In an earlier post, I showed published data that albumin levels decrease with aging, and that lower levels are associated with an increased all-cause mortality risk (https://michaellustgarten.wordpress.com/2018/07/06/serum-albumin-and-acm/). I also showed my own blood test data (n=11), which included a strong correlation for albumin with my dietary intake of beta-carotene (r = 0.75). Since then, I’ve measured my albumin levels an additional 9 times, with 20 total measurements that correspond to my tracked dietary intake. With more data, did the strength of this association get better, stay the same, or get worse?
The correlation for albumin with my dietary beta-carotene intake weakened slightly (r = 0.66), but the p-value strengthened (p = 0.0015 vs. p = 0.007):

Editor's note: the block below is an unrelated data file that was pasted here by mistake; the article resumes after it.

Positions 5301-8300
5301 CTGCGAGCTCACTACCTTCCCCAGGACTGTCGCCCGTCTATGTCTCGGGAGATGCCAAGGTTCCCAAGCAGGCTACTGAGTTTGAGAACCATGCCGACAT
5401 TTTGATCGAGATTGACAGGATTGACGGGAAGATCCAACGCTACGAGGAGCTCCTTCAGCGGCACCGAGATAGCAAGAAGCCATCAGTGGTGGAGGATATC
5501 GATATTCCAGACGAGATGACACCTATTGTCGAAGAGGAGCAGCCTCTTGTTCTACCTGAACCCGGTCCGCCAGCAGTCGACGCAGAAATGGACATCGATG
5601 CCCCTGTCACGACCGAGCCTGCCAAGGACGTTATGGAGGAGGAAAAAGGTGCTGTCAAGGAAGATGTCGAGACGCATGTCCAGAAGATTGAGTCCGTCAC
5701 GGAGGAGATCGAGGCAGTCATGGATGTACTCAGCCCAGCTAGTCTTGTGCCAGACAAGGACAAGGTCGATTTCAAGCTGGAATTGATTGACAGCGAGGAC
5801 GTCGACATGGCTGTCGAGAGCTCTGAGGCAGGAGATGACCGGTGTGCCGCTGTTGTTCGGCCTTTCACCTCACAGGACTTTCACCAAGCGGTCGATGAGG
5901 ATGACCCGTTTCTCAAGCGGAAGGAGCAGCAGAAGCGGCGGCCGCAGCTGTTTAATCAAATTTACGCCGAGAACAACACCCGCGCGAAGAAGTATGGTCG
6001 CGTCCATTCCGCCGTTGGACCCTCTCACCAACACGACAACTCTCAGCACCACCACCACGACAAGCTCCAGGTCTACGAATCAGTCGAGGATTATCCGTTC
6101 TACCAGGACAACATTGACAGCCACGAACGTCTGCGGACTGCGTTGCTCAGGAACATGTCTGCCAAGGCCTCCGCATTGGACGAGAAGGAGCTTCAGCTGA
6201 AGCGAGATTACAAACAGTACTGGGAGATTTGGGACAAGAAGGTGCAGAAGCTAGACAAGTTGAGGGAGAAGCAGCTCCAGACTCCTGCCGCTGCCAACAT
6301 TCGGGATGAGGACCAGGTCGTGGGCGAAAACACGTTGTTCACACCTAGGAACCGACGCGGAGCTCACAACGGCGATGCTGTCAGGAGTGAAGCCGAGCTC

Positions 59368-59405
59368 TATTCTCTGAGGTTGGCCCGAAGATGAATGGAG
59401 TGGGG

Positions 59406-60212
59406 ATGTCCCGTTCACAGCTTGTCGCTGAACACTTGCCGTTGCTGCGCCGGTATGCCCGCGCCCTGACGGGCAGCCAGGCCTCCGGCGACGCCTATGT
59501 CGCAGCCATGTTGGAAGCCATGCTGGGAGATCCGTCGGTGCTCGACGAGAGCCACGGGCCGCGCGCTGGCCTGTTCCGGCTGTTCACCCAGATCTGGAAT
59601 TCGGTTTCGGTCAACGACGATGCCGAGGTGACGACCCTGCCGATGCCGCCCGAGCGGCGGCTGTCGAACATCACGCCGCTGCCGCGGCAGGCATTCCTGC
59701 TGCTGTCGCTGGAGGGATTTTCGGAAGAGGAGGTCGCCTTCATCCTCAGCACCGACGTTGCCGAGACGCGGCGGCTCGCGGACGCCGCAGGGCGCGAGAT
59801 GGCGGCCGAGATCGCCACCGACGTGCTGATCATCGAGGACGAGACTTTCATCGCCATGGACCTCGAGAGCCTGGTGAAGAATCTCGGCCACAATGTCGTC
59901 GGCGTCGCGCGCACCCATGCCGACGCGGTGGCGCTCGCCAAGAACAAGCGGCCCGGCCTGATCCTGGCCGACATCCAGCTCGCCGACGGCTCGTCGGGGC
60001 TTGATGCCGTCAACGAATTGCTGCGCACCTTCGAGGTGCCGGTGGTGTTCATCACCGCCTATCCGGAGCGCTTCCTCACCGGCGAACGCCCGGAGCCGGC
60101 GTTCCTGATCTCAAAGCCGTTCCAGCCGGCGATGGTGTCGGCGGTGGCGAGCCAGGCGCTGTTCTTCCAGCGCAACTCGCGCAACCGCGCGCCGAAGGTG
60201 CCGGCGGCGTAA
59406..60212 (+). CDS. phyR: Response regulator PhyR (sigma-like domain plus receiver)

Albumin is an important variable for predicting biological age, as demonstrated by its inclusion on the aging.ai and PhenoAge (https://michaellustgarten.wordpress.com/2019/09/09/quantifying-biological-age/) calculators. If your albumin levels aren’t close to 5 or greater than 4.5 g/dL if you’re a man or woman, respectively, you may want to consider increasing your beta-carotene intake, especially if you’re interested in optimizing biological youth. Each day, I get most of my beta-carotene from about a pound of carrots, but also from a few ounces of spinach.
If you’re interested, please have a look at my book!